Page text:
The mound below was now packed solid with tourists and my roof had become photo wars with people constantly getting in the way of each other’s photos. The edges of the Annapurnas lit up, golden. Minutes later, the orange sun peeked up over the hills to audible “awwws” from the audience. It looked great and there was only time to take a few photos before the glowing ball was completely above the horizon. Amazingly, only minutes throngs of people were already leaving, even though it still looked great. Microlights passed overhead and I imagined what an amazing experience it must be to see that sunrise from the air.
I descended to the mound to see the big river valley below the Annapurnas. There was a big town down there and a wide, turquoise river snaking into the distance. It put the epic scale of the mountains into perspective. It was another great view, and on a ledge just below me, a row of Chinese photographers had filled every bit of available space with their tripods, looking pretty comical.
As I took my own photos, I was very entertained by all the ridiculously cheesy poses that the older Chinese and Indian people were acting out for their photos, especially the “game show girl” pose where they held out their arms to the mountains as though showing off the top prize! The younger folks were doing silly jumps on the spot to get mid-air photos. It was all pretty funny!
Half an hour later the sun was too bright for photos and I was starving. Mohan had wandered up and I negotiated a new price with him to take us for breakfast and then to a Tibetan refugee settlement I’d read about. We drove down the hairpins and through sparse terrain in the valley next to the big river I’d seen from the mound. Prayer flags could be seen strung along the shoreline occasionally. We stopped at the Tibetan refugee settlement, which to me looked indistinguishable from any other village.
Mohan led me to a local restaurant, just a bare room with a stove and basic wooden tables and benches. Old men were chatting outside and watched us with interest. As we waited for food, one of them got chatting to me in English, asking me about myself. We watched the chef cooking up noodle soup with egg and served it up. Mohan munched on a big green chilli as an extra, “I like spicy”, he smiled with his mouth full.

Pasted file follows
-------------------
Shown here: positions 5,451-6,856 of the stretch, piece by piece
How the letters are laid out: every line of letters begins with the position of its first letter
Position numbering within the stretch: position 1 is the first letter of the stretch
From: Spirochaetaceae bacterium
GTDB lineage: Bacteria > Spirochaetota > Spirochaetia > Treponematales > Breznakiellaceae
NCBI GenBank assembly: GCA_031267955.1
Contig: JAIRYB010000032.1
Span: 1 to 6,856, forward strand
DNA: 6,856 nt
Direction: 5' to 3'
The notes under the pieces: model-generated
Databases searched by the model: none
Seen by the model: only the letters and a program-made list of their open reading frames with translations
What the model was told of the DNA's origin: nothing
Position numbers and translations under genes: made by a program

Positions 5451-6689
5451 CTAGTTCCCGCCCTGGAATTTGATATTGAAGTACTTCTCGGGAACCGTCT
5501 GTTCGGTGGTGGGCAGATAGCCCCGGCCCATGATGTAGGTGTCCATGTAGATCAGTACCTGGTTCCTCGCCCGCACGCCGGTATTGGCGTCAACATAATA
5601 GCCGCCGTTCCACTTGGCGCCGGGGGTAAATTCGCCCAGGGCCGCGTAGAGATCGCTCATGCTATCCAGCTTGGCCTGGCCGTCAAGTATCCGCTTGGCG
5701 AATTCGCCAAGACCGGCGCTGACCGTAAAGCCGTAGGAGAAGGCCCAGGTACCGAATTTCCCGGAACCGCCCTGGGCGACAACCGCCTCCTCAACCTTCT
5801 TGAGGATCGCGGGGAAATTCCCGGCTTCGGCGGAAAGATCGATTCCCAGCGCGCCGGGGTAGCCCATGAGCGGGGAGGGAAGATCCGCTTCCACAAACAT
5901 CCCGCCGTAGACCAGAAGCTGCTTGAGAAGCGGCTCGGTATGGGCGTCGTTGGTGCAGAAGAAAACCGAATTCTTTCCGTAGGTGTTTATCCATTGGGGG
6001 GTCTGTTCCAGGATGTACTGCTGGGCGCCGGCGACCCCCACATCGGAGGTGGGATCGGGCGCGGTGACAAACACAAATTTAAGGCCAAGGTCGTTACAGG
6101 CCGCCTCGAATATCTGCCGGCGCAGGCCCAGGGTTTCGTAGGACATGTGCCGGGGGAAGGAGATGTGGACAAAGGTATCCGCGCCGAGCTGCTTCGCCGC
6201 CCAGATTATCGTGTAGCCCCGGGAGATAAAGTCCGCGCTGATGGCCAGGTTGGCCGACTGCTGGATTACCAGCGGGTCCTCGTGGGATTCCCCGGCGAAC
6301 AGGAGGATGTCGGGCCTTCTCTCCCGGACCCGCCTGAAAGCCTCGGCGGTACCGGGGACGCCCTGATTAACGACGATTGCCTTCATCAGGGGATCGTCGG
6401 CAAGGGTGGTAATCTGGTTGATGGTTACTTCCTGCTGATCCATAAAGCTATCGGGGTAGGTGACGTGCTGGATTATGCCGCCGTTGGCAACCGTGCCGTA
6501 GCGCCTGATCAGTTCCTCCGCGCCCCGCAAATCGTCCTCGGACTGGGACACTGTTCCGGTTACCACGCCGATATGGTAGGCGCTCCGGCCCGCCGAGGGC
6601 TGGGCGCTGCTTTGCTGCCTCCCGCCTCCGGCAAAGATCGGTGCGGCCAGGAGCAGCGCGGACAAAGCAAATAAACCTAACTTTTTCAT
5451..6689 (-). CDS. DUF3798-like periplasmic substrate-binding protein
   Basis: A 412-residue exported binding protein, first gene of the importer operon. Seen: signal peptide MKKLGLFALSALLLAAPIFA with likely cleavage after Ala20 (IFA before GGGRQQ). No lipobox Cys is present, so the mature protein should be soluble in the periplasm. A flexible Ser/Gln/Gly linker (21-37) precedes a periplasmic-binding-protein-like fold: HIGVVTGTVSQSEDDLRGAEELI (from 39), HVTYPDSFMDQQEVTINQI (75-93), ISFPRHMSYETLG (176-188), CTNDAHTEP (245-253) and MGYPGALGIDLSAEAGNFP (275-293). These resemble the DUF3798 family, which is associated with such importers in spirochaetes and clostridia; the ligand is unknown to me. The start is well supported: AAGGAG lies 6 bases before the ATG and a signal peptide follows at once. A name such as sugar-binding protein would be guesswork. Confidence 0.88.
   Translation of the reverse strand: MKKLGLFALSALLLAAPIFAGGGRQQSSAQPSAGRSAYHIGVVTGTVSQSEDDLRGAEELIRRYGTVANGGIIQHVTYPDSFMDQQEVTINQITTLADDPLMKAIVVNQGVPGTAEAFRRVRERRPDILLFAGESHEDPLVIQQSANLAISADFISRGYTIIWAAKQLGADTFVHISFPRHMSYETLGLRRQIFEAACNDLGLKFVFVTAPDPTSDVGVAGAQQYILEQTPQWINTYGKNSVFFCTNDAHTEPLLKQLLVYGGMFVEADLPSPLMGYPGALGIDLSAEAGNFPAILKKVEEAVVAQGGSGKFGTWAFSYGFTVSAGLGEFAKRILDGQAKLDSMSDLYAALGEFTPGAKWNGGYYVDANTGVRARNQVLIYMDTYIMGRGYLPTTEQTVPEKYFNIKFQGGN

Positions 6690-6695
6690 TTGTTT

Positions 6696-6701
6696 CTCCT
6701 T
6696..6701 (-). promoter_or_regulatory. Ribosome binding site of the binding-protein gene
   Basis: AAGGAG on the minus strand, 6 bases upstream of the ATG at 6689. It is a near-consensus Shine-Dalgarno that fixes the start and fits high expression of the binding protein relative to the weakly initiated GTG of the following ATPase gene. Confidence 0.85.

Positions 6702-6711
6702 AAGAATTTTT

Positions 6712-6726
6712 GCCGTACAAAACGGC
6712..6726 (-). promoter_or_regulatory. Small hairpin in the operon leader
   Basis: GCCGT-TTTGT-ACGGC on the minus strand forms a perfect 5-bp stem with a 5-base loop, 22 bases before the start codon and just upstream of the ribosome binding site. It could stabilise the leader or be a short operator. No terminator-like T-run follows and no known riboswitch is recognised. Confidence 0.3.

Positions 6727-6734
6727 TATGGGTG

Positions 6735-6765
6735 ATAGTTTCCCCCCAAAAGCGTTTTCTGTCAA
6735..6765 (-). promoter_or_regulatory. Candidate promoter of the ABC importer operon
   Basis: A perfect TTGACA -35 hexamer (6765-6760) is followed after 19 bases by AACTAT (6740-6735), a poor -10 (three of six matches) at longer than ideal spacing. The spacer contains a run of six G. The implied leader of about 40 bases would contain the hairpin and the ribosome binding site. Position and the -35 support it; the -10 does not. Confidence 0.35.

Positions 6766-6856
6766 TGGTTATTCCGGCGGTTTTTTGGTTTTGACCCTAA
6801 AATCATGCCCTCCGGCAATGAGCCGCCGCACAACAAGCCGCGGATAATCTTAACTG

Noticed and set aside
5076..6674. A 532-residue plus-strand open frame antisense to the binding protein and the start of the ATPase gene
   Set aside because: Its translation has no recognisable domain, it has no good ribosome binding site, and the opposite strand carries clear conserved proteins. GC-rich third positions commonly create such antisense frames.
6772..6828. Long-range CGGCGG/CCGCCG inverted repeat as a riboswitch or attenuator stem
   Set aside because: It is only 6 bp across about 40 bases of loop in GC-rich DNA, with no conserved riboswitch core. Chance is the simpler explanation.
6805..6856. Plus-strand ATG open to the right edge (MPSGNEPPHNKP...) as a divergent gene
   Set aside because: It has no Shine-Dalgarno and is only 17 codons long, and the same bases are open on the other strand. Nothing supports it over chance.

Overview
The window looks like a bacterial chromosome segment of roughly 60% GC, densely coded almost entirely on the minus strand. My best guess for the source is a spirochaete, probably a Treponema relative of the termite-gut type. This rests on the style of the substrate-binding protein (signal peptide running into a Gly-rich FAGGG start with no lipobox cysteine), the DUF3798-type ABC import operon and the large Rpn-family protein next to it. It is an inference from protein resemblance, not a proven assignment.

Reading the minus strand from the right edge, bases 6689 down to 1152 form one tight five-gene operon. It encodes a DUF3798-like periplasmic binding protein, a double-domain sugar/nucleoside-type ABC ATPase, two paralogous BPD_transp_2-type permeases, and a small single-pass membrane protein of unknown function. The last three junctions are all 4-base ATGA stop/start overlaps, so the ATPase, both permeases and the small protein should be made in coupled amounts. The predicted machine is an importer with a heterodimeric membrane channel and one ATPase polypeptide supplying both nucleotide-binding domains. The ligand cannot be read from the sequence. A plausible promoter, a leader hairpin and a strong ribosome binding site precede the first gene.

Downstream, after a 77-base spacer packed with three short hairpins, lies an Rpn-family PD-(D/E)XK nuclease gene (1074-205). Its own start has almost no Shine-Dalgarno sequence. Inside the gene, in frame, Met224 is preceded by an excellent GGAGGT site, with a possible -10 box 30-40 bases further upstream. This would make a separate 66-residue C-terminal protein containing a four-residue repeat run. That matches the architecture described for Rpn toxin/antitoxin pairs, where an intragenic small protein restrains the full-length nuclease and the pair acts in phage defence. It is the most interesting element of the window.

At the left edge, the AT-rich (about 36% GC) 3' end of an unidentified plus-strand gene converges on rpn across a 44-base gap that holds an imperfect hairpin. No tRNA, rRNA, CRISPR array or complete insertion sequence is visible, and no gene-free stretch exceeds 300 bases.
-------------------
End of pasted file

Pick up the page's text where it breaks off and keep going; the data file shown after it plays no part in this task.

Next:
I chatted to the chef who spoke a little English and watched as he rolled out and then fried chapattis. Outside, we stopped to watch four men playing a Nepali game I’d seen before on the streets. A large flat square, like a high table was dusted with chalk. On it were small coin-sized plastic disks. The object is to flick the disks with your finger, bouncing them off the walls to get them into the corner holes, and disrupting your opponent by bouncing theirs away. It looked fun. There were two teams of two and these guys were pretty skilled, doing some impressive ricochets.
Mohan led me to the Tibetan refugee settlement down the road. It didn’t look much different to the surrounding area, though some of the buildings were white painted cottages which I hadn’t seen before. A row of jewelry and handicraft vendors lined a path leading to a colourful temple. The Tibetan people had noticeably different dress and most of the women had a multitude of nose and ear rings. Through an ornate gate we entered the courtyard of the Buddhist temple. Inside a side-building was a massive prayer wheel, about 6 meters tall and 3 wide. A dog slept on the floor beneath it. The interior walls were lined with little golden Buddah statues. Despite the wheel’s size it spun fast.